Comments for The Passive Voice https://www.thepassivevoice.com A Lawyer's Thoughts on Authors, Self-Pub and Traditional Publishing Fri, 03 Jul 2020 03:37:30 +0000 hourly 1 Comment on Simon & Schuster’s Mary Trump Book Temporarily Blocked by Restraining Order by Harald Johnson https://www.thepassivevoice.com/simon-schusters-mary-trump-book-temporarily-blocked-by-restraining-order/#comment-452549 Fri, 03 Jul 2020 03:37:30 +0000 https://www.thepassivevoice.com/?p=124479#comment-452549 In reply to CE Petit.

Excellent reply. Thank you.

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Comment on Simon & Schuster’s Mary Trump Book Temporarily Blocked by Restraining Order by CE Petit https://www.thepassivevoice.com/simon-schusters-mary-trump-book-temporarily-blocked-by-restraining-order/#comment-452548 Fri, 03 Jul 2020 02:49:08 +0000 https://www.thepassivevoice.com/?p=124479#comment-452548 In reply to PG.

Not even close, I’m afraid. One need not go as far as Jarndice v. Jarndice (Bleak House, the only Dickens I can stand and the only one in which deus ex machina is reasonably well-founded). Let’s just consider an ex-Playboy Bunny marrying a Texas oil billionaire in his 80s, a jealous “stepson” fifteen years his “stepmother”‘s senior (along with other relatives who belonged as extras on Dallas), and ponder bankruptcy court jurisdiction versus the judicially created “probate exception” to federal jurisdiction just for the fun of it. Marshall v. Marshall, 547 U.S. 293 (2006). Then there’s the Jackie Kennedy Onassis fiasco. And…

Never mind. Maybe the rich are different: They have no sense of when to quit.

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Comment on Simon & Schuster’s Mary Trump Book Temporarily Blocked by Restraining Order by CE Petit https://www.thepassivevoice.com/simon-schusters-mary-trump-book-temporarily-blocked-by-restraining-order/#comment-452547 Fri, 03 Jul 2020 02:39:39 +0000 https://www.thepassivevoice.com/?p=124479#comment-452547 In reply to Harald Johnson.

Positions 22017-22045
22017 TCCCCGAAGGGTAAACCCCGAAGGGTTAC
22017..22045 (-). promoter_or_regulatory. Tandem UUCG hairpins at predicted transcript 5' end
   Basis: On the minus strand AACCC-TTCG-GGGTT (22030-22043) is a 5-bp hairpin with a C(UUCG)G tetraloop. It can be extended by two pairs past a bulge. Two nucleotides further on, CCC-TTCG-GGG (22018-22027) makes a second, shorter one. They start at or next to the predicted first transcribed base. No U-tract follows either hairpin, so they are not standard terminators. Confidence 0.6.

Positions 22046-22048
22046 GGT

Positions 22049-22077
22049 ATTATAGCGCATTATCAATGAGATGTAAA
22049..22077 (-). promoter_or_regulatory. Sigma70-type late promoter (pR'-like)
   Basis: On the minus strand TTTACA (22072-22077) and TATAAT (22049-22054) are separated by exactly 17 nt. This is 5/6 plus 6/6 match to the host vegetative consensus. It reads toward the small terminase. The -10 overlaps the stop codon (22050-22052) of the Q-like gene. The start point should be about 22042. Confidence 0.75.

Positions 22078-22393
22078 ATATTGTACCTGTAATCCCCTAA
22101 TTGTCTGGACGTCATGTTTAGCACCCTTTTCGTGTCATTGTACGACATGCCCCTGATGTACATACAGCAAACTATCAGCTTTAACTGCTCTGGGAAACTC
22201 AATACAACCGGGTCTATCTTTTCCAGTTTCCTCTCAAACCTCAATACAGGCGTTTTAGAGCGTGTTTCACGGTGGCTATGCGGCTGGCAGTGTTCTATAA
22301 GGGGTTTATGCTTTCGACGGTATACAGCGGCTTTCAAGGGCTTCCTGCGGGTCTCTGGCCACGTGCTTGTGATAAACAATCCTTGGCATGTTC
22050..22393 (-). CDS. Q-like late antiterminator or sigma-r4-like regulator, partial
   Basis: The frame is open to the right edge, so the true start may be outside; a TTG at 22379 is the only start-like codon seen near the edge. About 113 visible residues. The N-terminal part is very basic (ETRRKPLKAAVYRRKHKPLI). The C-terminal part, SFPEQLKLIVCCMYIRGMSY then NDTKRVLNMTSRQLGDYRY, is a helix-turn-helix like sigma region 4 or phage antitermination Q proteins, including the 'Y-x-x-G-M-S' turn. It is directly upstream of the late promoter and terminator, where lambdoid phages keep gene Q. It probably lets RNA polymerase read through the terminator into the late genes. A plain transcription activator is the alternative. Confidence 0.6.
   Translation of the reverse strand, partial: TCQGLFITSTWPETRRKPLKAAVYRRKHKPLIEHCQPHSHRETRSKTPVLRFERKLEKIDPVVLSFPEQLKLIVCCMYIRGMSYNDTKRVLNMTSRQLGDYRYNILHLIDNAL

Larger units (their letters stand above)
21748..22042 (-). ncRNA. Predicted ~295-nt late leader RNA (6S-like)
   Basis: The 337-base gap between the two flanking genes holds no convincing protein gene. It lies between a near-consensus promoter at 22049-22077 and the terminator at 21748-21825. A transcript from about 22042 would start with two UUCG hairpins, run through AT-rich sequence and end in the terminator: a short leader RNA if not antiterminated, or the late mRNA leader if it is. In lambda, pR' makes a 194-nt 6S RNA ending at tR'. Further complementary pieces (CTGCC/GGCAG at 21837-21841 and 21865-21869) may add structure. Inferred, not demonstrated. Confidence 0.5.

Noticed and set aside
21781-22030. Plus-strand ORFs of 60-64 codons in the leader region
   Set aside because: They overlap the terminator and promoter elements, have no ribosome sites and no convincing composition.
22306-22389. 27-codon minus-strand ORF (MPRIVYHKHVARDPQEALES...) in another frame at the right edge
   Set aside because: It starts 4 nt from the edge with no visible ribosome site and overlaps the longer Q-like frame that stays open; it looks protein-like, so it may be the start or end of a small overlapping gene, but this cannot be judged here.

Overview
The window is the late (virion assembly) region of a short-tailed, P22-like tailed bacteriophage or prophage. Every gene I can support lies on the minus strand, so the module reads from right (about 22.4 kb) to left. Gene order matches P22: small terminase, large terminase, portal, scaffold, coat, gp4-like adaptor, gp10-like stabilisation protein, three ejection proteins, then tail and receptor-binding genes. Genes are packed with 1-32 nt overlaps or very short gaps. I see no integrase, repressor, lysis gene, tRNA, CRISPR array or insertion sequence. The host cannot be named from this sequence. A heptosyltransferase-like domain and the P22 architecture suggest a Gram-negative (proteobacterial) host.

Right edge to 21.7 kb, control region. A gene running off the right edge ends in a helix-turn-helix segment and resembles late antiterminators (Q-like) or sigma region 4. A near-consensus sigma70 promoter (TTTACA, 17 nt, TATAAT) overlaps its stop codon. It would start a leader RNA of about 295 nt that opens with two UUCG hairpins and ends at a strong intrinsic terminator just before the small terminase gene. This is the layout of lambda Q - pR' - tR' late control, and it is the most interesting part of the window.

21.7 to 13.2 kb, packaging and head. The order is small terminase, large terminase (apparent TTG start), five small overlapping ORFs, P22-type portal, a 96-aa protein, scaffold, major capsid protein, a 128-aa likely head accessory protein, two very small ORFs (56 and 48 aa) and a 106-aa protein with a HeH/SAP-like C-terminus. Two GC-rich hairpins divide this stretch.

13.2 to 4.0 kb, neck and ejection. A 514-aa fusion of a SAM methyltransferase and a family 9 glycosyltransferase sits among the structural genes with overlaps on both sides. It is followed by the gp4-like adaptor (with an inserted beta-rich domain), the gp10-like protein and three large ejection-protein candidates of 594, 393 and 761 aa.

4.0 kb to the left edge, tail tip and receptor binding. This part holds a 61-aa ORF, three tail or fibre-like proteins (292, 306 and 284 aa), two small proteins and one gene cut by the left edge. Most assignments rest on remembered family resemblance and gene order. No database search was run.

Yes, judicial opinions are public domain. You’ve just stuck your nose into a battle regarding PG’s former employer… and bad-faith litigation tactics combined with misuse of intellectual property rights all around…

If you want a slightly-off-point-but-illuminating look at the nearly two century old government edicts doctrine, you can do much worse than the two months old opinion in Georgia v. PublicResource.org, No. 18-1150 (U.S. 28 Apr 2020), in which the Supreme Court lays out the history of demanding that definitive statements of the law, such as judicial opinions, are not eligible for copyright. “The whole work done by the judges constitutes the authentic exposition and interpretation of the law, which, binding every citizen, is free for publication to all.” Banks v. Manchester, 128 U.S. 244, 253 (1888) (cited in PublicResource.org and citing cases back to the 1830s). The rationale is that since judicial statements are on behalf of the public at least as much as on behalf of any party, the public owns those statements.

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Comment on Simon & Schuster’s Mary Trump Book Temporarily Blocked by Restraining Order by Harald Johnson https://www.thepassivevoice.com/simon-schusters-mary-trump-book-temporarily-blocked-by-restraining-order/#comment-452546 Fri, 03 Jul 2020 00:57:38 +0000 https://www.thepassivevoice.com/?p=124479#comment-452546 In reply to Harald Johnson.

The more I think about this… are court rulings (including Appelate Division) in the public domain? Can they be re-published by anyone?

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Comment on Simon & Schuster’s Mary Trump Book Temporarily Blocked by Restraining Order by PG https://www.thepassivevoice.com/simon-schusters-mary-trump-book-temporarily-blocked-by-restraining-order/#comment-452545 Thu, 02 Jul 2020 22:15:47 +0000 https://www.thepassivevoice.com/?p=124479#comment-452545 In reply to CE Petit.

Thanks for posting the opinion, CE.

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Comment on Amazon’s Revolutionary Retail Strategy? Recycling Old Ideas by Felix.J.Torres https://www.thepassivevoice.com/amazons-revolutionary-retail-strategy-recycling-old-ideas/#comment-452544 Thu, 02 Jul 2020 21:36:54 +0000 https://www.thepassivevoice.com/?p=124746#comment-452544 In reply to TonyT.

All of which only apply to the website, not the other 90% of the company.

How much of that affects these?
https://www.visualcapitalist.com/jeff-bezos-empire-chart/

For that matter, who does any of those better?

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Comment on Simon & Schuster’s Mary Trump Book Temporarily Blocked by Restraining Order by Elliot01 https://www.thepassivevoice.com/simon-schusters-mary-trump-book-temporarily-blocked-by-restraining-order/#comment-452543 Thu, 02 Jul 2020 21:10:40 +0000 https://www.thepassivevoice.com/?p=124479#comment-452543 In reply to ABEhrhardt.

PhD in what? Lots of people with PhDs easily dump the honorific they spent time earning.